Charge It To My Account




Paul the Apostle was writing from a prison cell to Philemon. He was overjoyed about the love and faith that he was hearing about Philemon and the other believers in Jesus Christ. Most of us are familiar with the phrase “pay it forward,” which is an act of kindness toward another person or group of people. For example, a family is out to dinner and the meal is paid for by someone unknown to them or somebody, at the drive-through window, who orders coffee or fast food. The person in the auto in front of you pays for your food and drink without them even knowing about it until they get to the window. The clerk then tells the person, “Your coffee and food are paid for from the person who just left.” Now I am sure that would make your day! I have been fortunate to have been a recipient a couple of times in a Dunkin Donut drive-thru and have also paid it forward a few times.


Paul’s letter to Philemon was somewhat of a favor to ask of him because he was instrumental in leading Onesimus a runaway slave from Philemon, so Philemon has little trust in this guy who abandoned him. Now that his life has changed Paul led him to Christ and was discipling him. Paul wanted him to be an encourager for the other believers. Paul even mentions that he is now profitable to them and himself. "I appeal to you for my [own spiritual] child, Onesimus [meaning profitable], whom I have begotten [in the faith] while a captive in these chains. Once he was unprofitable to you, but now he is indeed profitable to you as well as to me. I am sending him back to you in his own person, [and it is like sending] my very heart," Philemon 10-12 AMP).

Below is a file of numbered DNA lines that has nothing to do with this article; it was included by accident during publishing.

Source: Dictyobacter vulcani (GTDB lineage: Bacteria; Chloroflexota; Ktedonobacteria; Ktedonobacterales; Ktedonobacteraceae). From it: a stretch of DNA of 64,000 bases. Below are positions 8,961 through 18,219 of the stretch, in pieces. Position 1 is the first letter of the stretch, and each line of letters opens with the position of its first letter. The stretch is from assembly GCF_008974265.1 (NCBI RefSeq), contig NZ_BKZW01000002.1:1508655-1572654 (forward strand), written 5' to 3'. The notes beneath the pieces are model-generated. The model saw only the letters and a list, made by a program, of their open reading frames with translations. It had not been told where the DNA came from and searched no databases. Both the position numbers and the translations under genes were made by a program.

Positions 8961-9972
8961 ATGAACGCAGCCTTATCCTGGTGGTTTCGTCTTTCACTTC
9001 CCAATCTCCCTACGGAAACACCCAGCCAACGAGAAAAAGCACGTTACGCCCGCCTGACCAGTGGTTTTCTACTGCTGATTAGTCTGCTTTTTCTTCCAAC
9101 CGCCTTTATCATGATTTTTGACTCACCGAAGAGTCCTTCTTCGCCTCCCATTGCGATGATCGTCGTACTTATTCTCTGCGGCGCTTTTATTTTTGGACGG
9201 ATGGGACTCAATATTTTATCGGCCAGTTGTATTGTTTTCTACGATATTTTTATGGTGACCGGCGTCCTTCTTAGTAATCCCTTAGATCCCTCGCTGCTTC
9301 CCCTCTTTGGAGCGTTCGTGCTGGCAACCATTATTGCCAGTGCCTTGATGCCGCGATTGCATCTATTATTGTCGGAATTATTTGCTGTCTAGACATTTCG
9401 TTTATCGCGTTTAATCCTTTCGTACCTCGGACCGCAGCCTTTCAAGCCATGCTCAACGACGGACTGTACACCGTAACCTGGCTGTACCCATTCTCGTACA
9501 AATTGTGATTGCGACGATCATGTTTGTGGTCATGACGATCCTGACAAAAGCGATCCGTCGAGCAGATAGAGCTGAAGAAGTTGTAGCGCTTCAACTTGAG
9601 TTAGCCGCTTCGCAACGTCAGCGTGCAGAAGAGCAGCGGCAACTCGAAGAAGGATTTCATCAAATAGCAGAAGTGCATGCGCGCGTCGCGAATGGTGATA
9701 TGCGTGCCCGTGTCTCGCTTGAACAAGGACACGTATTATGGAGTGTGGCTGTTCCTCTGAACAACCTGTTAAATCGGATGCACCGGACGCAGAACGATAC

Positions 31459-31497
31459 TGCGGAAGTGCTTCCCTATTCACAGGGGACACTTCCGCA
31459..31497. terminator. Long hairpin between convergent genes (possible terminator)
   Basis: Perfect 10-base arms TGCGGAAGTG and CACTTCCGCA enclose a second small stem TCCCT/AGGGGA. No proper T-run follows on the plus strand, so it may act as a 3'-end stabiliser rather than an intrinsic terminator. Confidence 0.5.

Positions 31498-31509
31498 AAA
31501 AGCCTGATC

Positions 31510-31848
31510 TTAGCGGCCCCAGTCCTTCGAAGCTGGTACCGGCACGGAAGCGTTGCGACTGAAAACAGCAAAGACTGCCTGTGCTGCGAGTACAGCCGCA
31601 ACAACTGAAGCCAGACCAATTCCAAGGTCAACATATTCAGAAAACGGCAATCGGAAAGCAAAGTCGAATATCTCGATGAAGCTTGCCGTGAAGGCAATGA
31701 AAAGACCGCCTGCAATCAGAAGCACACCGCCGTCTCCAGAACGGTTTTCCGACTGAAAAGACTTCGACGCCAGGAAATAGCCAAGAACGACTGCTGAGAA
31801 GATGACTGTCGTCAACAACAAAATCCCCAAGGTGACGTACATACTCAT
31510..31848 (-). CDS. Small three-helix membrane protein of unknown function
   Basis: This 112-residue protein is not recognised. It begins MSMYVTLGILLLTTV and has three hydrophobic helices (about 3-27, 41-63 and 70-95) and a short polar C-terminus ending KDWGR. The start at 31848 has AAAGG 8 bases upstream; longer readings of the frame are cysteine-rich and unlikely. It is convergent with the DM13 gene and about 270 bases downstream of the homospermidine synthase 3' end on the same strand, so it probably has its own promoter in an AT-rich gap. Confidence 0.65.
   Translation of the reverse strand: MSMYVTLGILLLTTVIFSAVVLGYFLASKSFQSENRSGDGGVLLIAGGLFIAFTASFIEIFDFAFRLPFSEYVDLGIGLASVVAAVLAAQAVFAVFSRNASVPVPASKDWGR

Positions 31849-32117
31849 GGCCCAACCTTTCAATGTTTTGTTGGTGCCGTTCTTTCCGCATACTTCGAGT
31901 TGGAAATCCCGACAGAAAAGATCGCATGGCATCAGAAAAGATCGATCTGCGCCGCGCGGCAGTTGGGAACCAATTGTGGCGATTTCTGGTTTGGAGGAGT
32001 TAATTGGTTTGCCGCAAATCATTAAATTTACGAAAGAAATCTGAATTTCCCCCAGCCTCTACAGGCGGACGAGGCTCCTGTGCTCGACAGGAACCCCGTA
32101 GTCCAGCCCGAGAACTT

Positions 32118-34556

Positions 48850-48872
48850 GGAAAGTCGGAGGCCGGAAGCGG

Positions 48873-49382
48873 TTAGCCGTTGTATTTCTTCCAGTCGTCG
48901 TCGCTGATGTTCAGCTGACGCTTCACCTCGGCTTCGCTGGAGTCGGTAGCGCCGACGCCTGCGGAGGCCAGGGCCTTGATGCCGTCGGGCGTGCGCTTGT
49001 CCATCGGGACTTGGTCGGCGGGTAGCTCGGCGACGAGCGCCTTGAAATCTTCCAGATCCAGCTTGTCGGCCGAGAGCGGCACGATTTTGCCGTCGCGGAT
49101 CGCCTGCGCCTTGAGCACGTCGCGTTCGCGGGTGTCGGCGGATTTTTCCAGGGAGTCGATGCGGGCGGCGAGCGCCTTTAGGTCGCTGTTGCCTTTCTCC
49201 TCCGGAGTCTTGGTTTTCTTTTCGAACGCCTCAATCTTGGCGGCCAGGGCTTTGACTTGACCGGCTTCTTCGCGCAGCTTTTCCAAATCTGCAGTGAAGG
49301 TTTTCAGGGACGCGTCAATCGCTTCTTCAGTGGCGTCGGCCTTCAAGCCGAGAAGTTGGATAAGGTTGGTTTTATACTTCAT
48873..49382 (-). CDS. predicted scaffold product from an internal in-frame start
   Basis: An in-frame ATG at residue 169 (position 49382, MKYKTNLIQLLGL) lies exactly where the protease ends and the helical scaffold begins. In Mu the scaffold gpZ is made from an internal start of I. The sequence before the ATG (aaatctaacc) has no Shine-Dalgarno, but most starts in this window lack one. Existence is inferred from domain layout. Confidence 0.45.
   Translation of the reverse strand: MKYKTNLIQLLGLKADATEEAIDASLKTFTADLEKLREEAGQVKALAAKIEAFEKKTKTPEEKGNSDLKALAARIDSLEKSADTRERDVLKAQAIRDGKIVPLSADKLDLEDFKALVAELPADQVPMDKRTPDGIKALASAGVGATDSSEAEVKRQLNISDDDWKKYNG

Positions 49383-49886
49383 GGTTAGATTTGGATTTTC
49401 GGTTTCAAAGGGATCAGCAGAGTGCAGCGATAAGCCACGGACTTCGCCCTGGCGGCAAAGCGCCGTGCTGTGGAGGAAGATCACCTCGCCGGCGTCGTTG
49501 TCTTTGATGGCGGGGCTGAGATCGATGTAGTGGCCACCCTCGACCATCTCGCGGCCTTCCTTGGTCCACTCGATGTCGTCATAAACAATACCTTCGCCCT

Paul did not want to use his authority when sending Onesimus but notice he treats Philemon and the church with respect and speaks to them as adults and not like little children who needed reprimanding, for example, "do this or else." Rather he states, "that he would rather appeal to you." "Therefore, though I have abundant boldness in Christ to charge you to do what is fitting and required and your duty to do, Yet for love’s sake I prefer to appeal to you just for what I am–I, Paul, an ambassador [of Christ Jesus] and an old man and now a prisoner for His sake also–I appeal to you for my [own spiritual] child, Onesimus [meaning profitable], whom I have begotten [in the faith] while a captive in these chains. Once he was unprofitable to you, but now he is indeed profitable to you as well as to me," (Philemon 9-11).